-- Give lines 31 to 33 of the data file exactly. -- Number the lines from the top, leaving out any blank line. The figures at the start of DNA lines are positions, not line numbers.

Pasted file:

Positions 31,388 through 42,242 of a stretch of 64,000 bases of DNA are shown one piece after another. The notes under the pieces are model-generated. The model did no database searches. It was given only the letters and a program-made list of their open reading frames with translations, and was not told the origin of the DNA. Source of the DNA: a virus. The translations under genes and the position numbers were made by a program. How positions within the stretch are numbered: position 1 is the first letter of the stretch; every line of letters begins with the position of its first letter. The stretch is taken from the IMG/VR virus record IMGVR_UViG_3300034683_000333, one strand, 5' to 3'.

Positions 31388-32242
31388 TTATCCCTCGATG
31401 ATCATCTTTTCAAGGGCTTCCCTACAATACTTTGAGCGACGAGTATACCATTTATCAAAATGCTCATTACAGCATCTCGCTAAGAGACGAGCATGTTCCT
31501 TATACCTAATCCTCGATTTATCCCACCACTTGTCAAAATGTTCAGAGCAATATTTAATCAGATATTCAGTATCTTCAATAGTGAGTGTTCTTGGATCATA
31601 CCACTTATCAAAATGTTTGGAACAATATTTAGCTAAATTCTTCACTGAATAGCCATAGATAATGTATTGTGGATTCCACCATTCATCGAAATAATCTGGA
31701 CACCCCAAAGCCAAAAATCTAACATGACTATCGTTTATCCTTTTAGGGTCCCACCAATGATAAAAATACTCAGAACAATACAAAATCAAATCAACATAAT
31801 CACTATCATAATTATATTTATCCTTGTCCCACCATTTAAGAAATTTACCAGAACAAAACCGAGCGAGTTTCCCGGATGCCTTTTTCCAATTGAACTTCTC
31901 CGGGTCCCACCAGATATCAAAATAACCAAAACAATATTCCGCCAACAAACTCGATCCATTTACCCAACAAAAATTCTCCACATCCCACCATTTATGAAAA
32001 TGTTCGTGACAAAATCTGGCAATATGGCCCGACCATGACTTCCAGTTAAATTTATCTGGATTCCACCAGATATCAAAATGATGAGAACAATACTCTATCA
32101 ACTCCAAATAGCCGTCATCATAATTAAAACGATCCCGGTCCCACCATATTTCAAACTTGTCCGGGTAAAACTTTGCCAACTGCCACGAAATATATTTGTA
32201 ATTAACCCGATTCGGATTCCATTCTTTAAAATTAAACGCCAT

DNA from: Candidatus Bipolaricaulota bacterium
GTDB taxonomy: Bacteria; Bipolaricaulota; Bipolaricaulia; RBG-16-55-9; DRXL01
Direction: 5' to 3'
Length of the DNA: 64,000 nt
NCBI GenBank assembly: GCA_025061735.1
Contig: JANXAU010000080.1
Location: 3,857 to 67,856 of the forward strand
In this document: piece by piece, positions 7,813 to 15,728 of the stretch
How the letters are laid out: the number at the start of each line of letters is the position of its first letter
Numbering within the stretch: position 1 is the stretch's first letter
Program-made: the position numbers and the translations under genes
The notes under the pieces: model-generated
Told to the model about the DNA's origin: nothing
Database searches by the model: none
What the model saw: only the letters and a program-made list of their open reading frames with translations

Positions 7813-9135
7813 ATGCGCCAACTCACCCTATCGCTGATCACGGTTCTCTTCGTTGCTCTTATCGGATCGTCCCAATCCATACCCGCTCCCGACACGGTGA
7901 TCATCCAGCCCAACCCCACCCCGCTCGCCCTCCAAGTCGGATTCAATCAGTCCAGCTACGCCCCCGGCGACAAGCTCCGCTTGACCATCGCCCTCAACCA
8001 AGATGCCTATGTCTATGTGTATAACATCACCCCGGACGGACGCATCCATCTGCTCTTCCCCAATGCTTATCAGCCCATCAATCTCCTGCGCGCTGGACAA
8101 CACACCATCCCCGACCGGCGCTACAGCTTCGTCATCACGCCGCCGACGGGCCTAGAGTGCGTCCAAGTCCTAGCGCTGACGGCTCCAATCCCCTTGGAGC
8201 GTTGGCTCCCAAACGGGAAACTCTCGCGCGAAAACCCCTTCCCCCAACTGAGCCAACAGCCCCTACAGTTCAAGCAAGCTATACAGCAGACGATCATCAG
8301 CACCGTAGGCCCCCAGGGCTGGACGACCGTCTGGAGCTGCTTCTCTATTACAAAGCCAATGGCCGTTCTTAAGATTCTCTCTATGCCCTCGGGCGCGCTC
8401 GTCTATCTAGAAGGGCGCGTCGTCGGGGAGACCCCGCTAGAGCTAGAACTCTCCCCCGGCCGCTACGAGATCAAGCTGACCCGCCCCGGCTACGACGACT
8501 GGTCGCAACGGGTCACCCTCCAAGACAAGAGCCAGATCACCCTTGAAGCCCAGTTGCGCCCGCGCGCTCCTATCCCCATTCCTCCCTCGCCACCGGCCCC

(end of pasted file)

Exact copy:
8001 AGATGCCTATGTCTATGTGTATAACATCACCCCGGACGGACGCATCCATCTGCTCTTCCCCAATGCTTATCAGCCCATCAATCTCCTGCGCGCTGGACAA
8101 CACACCATCCCCGACCGGCGCTACAGCTTCGTCATCACGCCGCCGACGGGCCTAGAGTGCGTCCAAGTCCTAGCGCTGACGGCTCCAATCCCCTTGGAGC
8201 GTTGGCTCCCAAACGGGAAACTCTCGCGCGAAAACCCCTTCCCCCAACTGAGCCAACAGCCCCTACAGTTCAAGCAAGCTATACAGCAGACGATCATCAG